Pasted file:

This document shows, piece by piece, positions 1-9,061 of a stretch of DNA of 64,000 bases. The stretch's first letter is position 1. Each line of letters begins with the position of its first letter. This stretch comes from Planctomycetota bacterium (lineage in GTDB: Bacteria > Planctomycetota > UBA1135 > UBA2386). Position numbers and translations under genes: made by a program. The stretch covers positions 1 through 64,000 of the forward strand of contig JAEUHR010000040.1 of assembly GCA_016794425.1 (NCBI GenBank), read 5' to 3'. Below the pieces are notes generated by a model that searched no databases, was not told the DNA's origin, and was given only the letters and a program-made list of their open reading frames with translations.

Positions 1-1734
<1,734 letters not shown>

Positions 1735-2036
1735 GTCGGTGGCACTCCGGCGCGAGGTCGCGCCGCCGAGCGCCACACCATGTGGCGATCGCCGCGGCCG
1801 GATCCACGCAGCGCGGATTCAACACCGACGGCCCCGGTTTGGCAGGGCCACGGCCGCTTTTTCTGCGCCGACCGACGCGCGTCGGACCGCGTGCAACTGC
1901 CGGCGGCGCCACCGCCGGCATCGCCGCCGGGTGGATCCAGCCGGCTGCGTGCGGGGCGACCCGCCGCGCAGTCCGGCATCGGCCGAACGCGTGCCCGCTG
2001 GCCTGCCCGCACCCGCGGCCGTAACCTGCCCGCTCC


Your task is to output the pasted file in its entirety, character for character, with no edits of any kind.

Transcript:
This document shows, piece by piece, positions 1-9,061 of a stretch of DNA of 64,000 bases. The stretch's first letter is position 1. Each line of letters begins with the position of its first letter. This stretch comes from Planctomycetota bacterium (lineage in GTDB: Bacteria > Planctomycetota > UBA1135 > UBA2386). Position numbers and translations under genes: made by a program. The stretch covers positions 1 through 64,000 of the forward strand of contig JAEUHR010000040.1 of assembly GCA_016794425.1 (NCBI GenBank), read 5' to 3'. Below the pieces are notes generated by a model that searched no databases, was not told the DNA's origin, and was given only the letters and a program-made list of their open reading frames with translations.

Positions 1-1734
<1,734 letters not shown>

Positions 1735-2036
1735 GTCGGTGGCACTCCGGCGCGAGGTCGCGCCGCCGAGCGCCACACCATGTGGCGATCGCCGCGGCCG
1801 GATCCACGCAGCGCGGATTCAACACCGACGGCCCCGGTTTGGCAGGGCCACGGCCGCTTTTTCTGCGCCGACCGACGCGCGTCGGACCGCGTGCAACTGC
1901 CGGCGGCGCCACCGCCGGCATCGCCGCCGGGTGGATCCAGCCGGCTGCGTGCGGGGCGACCCGCCGCGCAGTCCGGCATCGGCCGAACGCGTGCCCGCTG
2001 GCCTGCCCGCACCCGCGGCCGTAACCTGCCCGCTCC